Several business leaders have suggested we attract the uber rich to New Zealand and they each invest $50 million and create jobs.
The Prime Minister rejected the idea.
In fact, there is no need to reinvent the wheel.
New Zealand has a successful migrant investor visa, which has already introduced more than $15 billion into the economy.
The country has benefited from wealthy migrants, who have saved jobs and created new ones, made substantial philanthropic donations, sat on company boards contributing their international skills and connections, plus saved companies that would have otherwise gone under.
There may be an argument to tweak the policy. For example, the introduction of the infrastructure bonds proposed by the Government last year would create an opportunity for the Government to attract offshore investment to fund public works, rather than placing all the burden on taxpayers.
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The Government could also reinvigorate the entrepreneur visa.
A smart policy would bring to New Zealand a limited number of experienced entrepreneurs with money and talent who are prepared to work hard to help save jobs and create new ones. It would provide opportunity for struggling businesses to find co- investors to share the rebuild of companies without relying on bank loans.
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If New Zealand attracted, say, a maximum of 1000 top-quality entrepreneurs and asked them to save or create at least five jobs, that would deliver 5000 jobs a year. Indirectly, the same number of jobs may be saved from related suppliers.
The entrepreneur policy was changed by the last Government and it is a basket case. After 35 years working in the immigration industry, I have never seen a visa category with a decline rate that topped 90 per cent. Let's fix it now.
As business gears back up, employers will be looking for highly skilled people not available locally, despite rising unemployment. Employers will pay for workers to complete mandatory quarantine on arrival.
Let's get the systems in place now, so projects are not delayed. Every day lost is costing the economy.
There is strong interest overseas from students looking for a quality education in New Zealand. Our universities are facing, this year alone, a $500m shortfall due to the loss of international students.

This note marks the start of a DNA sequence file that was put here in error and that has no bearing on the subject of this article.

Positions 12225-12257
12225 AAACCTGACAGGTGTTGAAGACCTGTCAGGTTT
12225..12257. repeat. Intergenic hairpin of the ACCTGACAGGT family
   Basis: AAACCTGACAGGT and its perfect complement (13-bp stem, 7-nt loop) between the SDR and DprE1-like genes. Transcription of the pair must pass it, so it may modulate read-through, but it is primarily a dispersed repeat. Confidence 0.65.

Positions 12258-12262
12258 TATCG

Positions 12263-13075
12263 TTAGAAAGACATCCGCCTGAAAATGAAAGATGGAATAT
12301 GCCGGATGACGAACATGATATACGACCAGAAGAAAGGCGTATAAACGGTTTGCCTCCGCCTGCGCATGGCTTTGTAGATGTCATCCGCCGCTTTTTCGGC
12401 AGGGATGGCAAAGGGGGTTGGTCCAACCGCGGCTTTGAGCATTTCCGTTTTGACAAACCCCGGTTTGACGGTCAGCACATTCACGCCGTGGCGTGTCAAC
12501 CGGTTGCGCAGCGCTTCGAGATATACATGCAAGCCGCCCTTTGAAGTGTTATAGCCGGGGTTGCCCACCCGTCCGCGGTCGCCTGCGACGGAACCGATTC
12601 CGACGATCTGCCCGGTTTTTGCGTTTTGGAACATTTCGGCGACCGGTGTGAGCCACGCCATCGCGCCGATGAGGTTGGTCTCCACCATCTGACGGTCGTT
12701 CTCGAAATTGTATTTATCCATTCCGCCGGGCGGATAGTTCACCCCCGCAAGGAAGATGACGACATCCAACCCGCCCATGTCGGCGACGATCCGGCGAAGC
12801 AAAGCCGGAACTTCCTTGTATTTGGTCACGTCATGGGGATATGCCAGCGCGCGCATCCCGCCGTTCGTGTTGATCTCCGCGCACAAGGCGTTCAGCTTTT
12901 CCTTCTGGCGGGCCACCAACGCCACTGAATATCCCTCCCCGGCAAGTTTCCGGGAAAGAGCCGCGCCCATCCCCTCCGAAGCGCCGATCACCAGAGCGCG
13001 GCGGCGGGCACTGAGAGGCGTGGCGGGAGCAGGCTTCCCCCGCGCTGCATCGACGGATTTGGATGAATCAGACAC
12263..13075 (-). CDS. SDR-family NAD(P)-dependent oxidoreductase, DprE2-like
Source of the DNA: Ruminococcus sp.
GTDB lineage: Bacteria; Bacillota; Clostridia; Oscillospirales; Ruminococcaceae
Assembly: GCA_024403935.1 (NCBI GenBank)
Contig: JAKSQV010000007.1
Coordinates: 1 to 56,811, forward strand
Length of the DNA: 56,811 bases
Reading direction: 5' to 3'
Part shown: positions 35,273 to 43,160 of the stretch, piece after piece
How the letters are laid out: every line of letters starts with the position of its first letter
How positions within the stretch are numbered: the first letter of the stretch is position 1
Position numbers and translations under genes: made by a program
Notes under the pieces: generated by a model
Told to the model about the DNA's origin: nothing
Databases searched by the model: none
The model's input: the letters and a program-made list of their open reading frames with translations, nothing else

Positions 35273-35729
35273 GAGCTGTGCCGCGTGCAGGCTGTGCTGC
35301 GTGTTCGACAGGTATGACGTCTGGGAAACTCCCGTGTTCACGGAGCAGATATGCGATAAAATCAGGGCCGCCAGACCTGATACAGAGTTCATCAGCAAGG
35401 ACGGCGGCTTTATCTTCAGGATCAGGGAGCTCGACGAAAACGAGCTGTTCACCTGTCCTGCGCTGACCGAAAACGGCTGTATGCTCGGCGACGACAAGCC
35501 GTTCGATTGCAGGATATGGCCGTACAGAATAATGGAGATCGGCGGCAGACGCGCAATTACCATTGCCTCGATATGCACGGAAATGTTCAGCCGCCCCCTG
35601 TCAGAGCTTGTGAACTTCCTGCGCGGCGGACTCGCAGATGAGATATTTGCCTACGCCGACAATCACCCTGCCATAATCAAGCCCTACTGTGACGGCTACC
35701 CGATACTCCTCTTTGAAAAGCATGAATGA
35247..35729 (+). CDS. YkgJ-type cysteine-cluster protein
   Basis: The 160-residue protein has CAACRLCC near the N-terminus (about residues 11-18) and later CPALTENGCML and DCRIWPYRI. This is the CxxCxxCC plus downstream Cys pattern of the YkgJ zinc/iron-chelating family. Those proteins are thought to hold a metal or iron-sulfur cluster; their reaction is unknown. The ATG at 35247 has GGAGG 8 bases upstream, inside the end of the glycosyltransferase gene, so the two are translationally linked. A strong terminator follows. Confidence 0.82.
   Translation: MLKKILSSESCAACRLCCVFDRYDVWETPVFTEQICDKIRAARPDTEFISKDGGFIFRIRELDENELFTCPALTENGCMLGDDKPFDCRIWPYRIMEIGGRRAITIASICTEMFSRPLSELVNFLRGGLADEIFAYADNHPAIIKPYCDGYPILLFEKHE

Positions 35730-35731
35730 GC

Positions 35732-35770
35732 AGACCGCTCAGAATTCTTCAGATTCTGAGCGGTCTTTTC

It's a bit rich of the Government to suggest universities should adapt to cater for the wave of unemployed who may want new qualifications. That is simply more debt to the country. Successive Governments have for years told universities looking for increased funding to attract more international students.
A managed border, including a user-pays system for mandatory quarantine on arrival and health bonds paid up front by students, would really help our universities get back on their feet - fast.
There is a queue of more than 11,000 skilled migrants filling jobs where the talent is not available locally. A few may have lost their jobs due to Covid-19. Many will still be working.
Some of these people have been sitting in a queue for New Zealand residency for up to 18 months. If the Government takes the handbrake off Immigration NZ and lets it process the applications, New Zealand would have an instant pool of people ready to buy houses, just when local demand is falling, and who have confidence to increase their spending.
I am not advocating mass immigration. Controlled and smart immigration has proven time and time again to help build this nation over the past 50 years in good times and bad. Let's get on with it now and not get caught up in long policy processes, because we need the wins today to help our economy get back up and running.
- David Cooper is a licensed immigration adviser and director at Malcolm Pacific Immigration. Email: firstname.lastname@example.org